in summer the bright pink Nerium oleander is in full bloom and if you look closer you will see that this plant generally follows watercourses and dry (sometimes wet) gullies… Oleander hedges always provide great rewards for insect expeditions over the hot months of July and August.

Especially look out for dragonflies and damselflies, shining jewels of the summer flying alongside the butterflies that appear in a myriad of colours and sizes feeding on blue sea holly and other plants of the thistle family

Many people find it too hot during the months of July and August but for those with a special interest in insects this area is litterally a “hotspot” for many normally hard to find species.


Wildside Holidays – Spain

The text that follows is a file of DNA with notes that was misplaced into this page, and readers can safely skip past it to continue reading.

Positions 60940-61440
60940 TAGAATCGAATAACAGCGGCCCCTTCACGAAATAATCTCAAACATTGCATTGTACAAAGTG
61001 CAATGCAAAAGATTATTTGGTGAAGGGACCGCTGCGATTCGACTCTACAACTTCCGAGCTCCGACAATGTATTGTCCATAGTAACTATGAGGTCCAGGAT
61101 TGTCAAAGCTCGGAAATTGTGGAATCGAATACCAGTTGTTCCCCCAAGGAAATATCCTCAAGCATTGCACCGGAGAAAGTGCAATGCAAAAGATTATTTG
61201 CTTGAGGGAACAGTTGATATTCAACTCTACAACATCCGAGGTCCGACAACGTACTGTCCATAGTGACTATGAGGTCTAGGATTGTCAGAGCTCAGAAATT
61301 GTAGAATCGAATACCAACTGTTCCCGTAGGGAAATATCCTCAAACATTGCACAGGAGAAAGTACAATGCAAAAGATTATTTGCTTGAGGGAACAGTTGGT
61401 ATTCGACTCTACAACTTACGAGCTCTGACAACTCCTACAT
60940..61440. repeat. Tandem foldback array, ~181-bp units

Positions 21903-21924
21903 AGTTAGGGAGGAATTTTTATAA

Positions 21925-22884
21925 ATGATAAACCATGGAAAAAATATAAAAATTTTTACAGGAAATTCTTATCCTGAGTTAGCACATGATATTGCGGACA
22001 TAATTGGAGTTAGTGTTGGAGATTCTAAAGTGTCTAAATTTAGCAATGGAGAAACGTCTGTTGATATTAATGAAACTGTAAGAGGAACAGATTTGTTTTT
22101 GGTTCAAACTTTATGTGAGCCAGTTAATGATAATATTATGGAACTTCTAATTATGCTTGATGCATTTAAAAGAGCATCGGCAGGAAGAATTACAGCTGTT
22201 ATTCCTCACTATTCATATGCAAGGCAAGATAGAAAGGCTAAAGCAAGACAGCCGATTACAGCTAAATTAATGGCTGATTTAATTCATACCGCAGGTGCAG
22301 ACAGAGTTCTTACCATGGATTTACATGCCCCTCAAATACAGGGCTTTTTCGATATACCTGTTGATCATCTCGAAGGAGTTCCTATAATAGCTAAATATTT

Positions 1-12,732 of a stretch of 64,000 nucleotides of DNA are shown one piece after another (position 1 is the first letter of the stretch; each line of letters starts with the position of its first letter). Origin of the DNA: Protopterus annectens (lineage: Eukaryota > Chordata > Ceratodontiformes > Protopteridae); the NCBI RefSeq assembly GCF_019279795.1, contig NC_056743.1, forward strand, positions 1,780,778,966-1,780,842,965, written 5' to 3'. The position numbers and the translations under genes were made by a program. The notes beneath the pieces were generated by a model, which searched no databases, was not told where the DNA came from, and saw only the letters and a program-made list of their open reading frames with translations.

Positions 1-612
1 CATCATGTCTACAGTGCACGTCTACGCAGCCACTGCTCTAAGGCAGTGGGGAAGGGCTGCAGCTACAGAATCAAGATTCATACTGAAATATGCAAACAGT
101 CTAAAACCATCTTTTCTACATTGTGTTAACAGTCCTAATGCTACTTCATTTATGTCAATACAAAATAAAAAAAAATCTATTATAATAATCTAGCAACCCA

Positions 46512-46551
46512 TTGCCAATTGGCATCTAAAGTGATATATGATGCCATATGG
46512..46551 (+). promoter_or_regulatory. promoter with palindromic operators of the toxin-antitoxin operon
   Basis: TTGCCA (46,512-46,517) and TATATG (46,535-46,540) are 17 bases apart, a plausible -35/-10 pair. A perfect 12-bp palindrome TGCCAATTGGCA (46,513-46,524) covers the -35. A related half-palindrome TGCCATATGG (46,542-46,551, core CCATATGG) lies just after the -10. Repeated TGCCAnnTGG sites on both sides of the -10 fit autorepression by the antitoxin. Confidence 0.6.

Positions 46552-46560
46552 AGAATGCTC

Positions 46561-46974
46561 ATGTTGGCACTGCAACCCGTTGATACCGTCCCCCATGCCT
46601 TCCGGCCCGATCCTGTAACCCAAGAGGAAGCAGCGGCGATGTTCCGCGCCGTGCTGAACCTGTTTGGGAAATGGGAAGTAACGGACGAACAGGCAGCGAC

The top wildlife, activity and walking holiday companies in Spain. Small family companies living and working in Spain. Local guides are the best!

http://wildsideholidays.co.uk/

A visit to the botanic garden in the village of El Bosque.

Regular visits to the Botanic Garden in El Bosque village allow us to see the local wild plants as they change through the seasons.

Mid June is the best time to see some of the parks endemics in full flower. Phlomis x margaritae is a hybrid shrub in the Sage family that occurs naturally on a mountain named Margarita – hence the plant name. This is placed in the “rupicola” section (rock gardens) at the highest point of the meandering pathways. It is a plant endemic to the Sierra de Grazalema park area. This meaning that it is not found in the wild anywhere else in the world.

In the same rock gardens and in full flower at this time of year are the orange blooms of the cliff dwelling Grazalema poppy (Papaver rupifragum) which although it was thought that this plant was exclusive to this mountain range it has also been recorded in Morocco.